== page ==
Staff Publications

Staff Publications

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    'Staff publications' is the digital repository of Wageningen University & Research

    'Staff publications' contains references to publications authored by Wageningen University staff from 1976 onward.

    Publications authored by the staff of the Research Institutes are available from 1995 onwards.

    Full text documents are added when available. The database is updated daily and currently holds about 240,000 items, of which 72,000 in open access.

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Record number 385543
Title Dietary amino acids fed in free form or as protein do differently affect amino acid absorption in a rat everted sac model
Author(s) Nolles, J.A.; Peeters, I.G.S.; Bremer, B.I.; Moorman, R.; Koopmanschap, R.E.; Verstegen, M.W.A.; Schreurs, V.V.A.M.
Source Journal of Animal Physiology and Animal Nutrition 92 (2008)5. - ISSN 0931-2439 - p. 529 - 537.
DOI https://doi.org/10.1111/j.1439-0396.2007.00743.x
Department(s) Human and Animal Physiology
Animal Nutrition
WIAS
Publication type Refereed Article in a scientific journal
Publication year 2008
Keyword(s) brush-border membrane - whole-body nitrogen - growth-performance - mouse intestine - digestion rate - milk protein - transport - metabolism - retention - ingestion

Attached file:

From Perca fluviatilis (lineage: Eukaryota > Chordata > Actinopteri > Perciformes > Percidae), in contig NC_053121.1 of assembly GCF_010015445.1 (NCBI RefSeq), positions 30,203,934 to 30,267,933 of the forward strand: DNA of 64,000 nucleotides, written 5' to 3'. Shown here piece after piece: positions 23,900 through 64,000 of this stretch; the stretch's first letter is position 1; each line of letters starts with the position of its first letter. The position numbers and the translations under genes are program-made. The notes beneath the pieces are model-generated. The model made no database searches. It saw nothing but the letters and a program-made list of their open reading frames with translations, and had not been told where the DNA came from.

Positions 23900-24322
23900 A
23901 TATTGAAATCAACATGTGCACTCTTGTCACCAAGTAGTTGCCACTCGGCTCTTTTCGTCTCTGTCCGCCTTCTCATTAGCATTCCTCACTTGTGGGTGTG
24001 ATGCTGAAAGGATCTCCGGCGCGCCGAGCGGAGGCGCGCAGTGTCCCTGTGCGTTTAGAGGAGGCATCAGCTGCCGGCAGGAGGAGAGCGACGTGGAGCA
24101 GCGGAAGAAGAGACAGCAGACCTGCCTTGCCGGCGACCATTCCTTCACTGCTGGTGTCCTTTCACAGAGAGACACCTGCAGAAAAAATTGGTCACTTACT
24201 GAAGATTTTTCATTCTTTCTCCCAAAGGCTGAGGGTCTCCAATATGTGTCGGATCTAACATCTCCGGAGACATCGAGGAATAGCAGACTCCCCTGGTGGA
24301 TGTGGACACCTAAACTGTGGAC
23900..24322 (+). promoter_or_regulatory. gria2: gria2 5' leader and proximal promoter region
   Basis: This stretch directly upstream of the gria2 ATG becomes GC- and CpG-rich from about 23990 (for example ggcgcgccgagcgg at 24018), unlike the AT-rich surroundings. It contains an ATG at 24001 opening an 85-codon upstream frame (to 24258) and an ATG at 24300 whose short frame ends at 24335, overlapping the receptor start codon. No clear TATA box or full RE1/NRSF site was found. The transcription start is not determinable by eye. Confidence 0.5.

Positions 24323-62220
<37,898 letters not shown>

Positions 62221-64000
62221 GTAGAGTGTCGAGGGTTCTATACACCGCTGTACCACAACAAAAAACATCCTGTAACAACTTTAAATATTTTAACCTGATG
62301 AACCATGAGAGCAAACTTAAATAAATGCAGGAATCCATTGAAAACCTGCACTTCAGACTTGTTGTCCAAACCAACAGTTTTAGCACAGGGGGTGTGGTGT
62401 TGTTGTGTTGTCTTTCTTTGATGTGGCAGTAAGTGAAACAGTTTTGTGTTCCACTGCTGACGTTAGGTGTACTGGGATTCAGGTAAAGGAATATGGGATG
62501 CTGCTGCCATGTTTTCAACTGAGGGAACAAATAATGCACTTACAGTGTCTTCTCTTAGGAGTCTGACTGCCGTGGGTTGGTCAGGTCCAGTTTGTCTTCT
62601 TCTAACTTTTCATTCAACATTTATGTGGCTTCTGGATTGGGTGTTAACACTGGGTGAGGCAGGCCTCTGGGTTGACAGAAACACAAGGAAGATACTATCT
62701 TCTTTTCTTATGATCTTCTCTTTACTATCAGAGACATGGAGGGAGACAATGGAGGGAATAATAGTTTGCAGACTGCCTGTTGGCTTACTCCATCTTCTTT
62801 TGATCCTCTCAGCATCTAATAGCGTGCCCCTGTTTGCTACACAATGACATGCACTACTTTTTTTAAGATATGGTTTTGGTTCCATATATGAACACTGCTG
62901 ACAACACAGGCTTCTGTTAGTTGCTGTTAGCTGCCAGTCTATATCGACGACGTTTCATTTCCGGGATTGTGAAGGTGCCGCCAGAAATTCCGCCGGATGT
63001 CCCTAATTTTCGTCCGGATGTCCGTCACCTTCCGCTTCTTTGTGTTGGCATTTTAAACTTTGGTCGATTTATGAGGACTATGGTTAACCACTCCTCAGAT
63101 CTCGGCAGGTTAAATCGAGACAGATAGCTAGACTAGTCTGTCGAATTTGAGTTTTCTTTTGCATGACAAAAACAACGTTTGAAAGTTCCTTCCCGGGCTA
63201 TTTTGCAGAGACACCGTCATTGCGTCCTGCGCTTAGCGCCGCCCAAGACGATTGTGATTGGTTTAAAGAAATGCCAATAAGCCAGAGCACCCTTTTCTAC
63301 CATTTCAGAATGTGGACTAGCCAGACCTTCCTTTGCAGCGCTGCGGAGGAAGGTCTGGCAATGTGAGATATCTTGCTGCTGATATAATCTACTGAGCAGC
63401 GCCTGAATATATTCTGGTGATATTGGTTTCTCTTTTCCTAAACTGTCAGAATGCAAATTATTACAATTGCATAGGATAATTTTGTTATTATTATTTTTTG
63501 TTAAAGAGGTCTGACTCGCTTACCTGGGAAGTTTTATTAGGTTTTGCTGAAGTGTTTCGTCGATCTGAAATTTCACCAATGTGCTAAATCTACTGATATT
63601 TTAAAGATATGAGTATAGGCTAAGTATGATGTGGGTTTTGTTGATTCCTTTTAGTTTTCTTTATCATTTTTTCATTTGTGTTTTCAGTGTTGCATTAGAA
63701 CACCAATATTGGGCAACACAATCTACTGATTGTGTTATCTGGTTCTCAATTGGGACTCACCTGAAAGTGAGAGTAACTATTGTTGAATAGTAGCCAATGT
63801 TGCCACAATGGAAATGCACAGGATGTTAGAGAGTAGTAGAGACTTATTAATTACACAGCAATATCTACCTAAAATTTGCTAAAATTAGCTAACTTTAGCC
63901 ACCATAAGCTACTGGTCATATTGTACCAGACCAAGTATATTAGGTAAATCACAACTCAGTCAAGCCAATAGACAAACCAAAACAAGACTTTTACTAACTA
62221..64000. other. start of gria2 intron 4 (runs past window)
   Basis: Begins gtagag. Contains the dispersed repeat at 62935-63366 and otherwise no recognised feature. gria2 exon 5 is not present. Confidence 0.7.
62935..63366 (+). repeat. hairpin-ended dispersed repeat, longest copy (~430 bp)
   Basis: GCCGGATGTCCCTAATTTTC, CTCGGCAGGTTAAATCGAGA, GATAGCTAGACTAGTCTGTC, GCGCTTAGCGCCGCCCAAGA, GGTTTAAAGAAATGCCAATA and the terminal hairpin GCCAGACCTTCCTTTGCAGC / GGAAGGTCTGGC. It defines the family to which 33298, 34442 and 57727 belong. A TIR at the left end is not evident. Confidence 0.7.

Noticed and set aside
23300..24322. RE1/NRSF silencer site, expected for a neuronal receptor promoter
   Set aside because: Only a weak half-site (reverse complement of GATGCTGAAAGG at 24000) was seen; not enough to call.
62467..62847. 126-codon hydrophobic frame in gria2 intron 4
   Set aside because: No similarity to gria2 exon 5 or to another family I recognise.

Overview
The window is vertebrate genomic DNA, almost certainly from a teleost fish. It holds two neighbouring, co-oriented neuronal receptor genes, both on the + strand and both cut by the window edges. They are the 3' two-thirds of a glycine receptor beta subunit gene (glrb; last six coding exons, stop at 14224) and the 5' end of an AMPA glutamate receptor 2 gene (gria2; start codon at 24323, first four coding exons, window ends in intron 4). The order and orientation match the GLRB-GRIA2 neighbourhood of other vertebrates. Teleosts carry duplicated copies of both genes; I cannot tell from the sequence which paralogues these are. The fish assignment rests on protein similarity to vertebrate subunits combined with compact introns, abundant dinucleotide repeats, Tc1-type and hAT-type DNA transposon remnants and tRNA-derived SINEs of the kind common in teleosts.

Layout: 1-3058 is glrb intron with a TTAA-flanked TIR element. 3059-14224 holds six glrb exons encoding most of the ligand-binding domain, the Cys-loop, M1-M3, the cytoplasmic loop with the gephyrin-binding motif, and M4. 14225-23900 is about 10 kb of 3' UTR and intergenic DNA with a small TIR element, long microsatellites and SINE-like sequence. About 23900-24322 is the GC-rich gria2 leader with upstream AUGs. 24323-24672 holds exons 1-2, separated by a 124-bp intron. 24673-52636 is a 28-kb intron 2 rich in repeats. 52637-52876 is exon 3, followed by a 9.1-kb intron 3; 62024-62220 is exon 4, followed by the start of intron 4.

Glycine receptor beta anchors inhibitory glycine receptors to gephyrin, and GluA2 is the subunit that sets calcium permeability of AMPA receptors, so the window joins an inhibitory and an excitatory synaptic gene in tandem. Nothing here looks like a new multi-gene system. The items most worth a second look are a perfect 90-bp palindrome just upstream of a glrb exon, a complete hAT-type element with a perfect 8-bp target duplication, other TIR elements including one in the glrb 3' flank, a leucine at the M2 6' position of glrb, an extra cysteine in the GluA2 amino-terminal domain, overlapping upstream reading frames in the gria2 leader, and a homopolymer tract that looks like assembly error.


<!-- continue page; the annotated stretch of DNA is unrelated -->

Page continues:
Abstract In the present study, the effect of free amino acid (FAA) diets on the intestinal absorption rate of methionine and leucine was studied 'ex vivo' with rats adapted for different periods of time to the diets, using the everted sac method. The adaptation period to the 21% FAA diet with an amino acid content based on casein was either, 0 (no adaptation, N-ADA), 5 (short-term adaptation, ST-ADA), or 26-33 days (long-term adaptation, LT-ADA). Within the ST-ADA and the LT-ADA groups, three different levels of methionine were included: 50%, 100% and 200% of the level normally present in casein. All diets were iso-nitrogenous and iso-caloric. After the adaptation period (0, 5, or 26-33 days), intestinal everted sacs were prepared. Methionine or leucine was added to the medium as transport substrate. The methionine absorption rate of the rats of the LT-ADA groups was higher than that of the N-ADA groups. Furthermore, adaptation to 200% dietary methionine levels caused a significantly slower leucine absorption compared to the 100%, and 50% group. Methionine absorption was similar in the 100% and 200% groups, but the absorption of methionine in the 50% group was enhanced in the distal part of the intestines. We concluded that in response diets with 21% FAAs as only amino acid source, amino acid absorption is decreased to avoid toxic effects of high levels of methionine in the circulation.
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